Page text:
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A Trip Down Memory Lane: Beaumont in the Thirties

McFaddin-Ward House

Silent | 1930s

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  •  Walking the tightrope at the South Texas State Fair 
  •  The Rainbow Bridge 
  •  Downtown Beaumont 
  •  Temple to the Brave 
  •  Port of Beaumont 
  •  Auf wiedersehen 
  •  Tyrrell Park 
  •  Gangster dancing 
  •  Jefferson Theater 
  •  Stunts at the beach 
  •  Gas flare at the oil field 
  •  Lamar Theater playing the 1938 film, Prison Farm 
  •  A gang of gangsters 
  •  Maid to Order 
  •  Diving and swimming at Magnolia Park 
  •  Ships at the port 
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Photographed by Francis Sory and Clemmons Young, this home movie compilation captures scenes across 1930s Beaumont. While many of the locations in the footage are instantly recognizable, some, like the Lamar Theater, have since been demolished or reconfigured in recent decades. Supplementing these locales are the residents and families who made up Beaumont at the time, captured across various activities: working on the oil field, swimming at the pool, and even making short films while dressed as menacing mobsters.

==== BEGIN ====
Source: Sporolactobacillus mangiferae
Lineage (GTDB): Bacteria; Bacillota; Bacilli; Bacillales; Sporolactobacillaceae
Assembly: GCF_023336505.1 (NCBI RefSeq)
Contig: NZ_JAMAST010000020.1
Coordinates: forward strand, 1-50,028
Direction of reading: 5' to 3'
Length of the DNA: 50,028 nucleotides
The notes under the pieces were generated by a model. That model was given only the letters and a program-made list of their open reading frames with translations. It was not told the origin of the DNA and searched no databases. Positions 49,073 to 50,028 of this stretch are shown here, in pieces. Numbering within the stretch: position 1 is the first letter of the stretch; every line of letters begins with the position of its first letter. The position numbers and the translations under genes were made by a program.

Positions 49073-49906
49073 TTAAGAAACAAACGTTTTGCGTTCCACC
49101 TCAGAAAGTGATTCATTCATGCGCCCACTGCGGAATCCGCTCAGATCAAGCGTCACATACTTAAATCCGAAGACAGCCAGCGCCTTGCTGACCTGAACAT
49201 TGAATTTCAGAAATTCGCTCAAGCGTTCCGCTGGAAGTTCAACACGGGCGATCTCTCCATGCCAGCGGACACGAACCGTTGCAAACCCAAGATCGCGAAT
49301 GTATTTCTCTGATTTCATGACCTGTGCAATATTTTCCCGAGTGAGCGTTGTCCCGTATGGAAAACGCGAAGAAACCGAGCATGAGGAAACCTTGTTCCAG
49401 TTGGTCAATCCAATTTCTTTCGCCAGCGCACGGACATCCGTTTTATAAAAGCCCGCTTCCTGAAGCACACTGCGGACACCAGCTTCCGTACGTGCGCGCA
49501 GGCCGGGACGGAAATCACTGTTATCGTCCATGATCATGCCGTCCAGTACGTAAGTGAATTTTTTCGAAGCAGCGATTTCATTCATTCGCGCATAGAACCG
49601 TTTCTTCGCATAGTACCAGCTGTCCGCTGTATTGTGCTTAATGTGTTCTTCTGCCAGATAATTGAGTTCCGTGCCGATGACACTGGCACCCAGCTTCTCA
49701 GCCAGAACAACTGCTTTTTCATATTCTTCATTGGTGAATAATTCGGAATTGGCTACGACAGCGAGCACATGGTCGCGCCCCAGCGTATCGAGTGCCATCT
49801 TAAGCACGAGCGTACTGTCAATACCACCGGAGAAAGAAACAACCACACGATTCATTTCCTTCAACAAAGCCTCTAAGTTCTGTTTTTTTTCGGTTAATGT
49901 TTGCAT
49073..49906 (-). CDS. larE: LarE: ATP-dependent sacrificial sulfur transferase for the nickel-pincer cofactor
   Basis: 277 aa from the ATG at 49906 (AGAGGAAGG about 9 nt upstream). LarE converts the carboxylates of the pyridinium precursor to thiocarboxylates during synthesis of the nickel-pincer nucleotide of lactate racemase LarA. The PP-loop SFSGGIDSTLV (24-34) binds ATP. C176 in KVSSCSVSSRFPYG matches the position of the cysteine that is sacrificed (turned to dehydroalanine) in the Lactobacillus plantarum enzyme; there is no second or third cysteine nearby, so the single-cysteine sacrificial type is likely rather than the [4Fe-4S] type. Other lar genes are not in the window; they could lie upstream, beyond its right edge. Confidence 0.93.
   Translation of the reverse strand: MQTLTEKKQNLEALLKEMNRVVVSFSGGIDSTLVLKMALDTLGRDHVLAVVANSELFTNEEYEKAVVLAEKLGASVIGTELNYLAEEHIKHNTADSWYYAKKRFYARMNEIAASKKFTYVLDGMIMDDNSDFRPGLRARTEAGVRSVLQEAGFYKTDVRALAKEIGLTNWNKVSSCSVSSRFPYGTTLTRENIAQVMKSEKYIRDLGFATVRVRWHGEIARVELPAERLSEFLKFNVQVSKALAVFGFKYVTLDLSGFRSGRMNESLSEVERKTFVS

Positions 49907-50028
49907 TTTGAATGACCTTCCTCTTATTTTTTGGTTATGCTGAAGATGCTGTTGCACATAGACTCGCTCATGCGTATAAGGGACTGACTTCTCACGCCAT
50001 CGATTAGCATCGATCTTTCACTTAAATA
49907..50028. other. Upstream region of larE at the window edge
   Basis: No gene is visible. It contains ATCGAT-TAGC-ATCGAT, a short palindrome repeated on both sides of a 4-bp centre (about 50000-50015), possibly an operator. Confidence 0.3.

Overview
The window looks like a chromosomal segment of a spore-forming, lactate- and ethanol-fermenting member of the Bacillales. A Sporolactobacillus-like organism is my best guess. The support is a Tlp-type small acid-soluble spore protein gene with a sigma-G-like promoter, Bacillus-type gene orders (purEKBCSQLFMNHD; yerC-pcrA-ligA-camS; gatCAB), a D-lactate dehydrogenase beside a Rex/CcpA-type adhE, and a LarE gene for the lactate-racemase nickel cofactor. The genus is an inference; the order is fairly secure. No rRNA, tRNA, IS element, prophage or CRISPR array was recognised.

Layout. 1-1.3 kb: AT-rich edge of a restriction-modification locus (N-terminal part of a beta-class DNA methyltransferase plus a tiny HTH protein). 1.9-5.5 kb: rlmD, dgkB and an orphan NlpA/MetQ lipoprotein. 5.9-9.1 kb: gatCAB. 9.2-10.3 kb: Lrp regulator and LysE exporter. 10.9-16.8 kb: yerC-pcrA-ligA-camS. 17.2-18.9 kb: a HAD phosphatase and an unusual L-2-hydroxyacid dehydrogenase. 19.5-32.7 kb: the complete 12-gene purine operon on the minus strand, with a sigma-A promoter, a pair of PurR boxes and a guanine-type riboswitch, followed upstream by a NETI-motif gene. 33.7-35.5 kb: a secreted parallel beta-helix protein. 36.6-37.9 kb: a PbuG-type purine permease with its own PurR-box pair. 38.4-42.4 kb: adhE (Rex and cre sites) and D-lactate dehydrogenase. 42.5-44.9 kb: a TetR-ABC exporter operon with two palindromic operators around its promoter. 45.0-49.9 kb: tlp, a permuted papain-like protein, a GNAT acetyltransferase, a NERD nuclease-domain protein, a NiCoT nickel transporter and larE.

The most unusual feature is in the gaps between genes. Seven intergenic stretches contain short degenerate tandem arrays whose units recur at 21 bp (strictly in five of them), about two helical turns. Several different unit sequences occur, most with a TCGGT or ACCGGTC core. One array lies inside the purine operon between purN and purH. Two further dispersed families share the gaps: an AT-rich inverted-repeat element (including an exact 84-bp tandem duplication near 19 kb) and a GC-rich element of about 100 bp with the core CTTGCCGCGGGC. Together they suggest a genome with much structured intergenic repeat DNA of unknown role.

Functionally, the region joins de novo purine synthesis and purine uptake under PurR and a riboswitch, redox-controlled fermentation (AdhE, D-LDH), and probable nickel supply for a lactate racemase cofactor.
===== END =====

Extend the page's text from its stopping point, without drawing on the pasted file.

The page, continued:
The McFaddin-Ward House in Beaumont was built in 1905-06, in the Beaux-Arts Colonial Revival style. At 12,800 square feet, the oil-wealthy McFaddins lived in this grand house for nearly 75 years, before it was eventually opened to the public as a museum in 1986. With few substantive changes made to the home or its decor since 1950, much of the McFaddin-Ward House’s furnishings remain intact for the public to view.
Further information on the McFaddin-Ward House and its history can be found at the house museum’s website.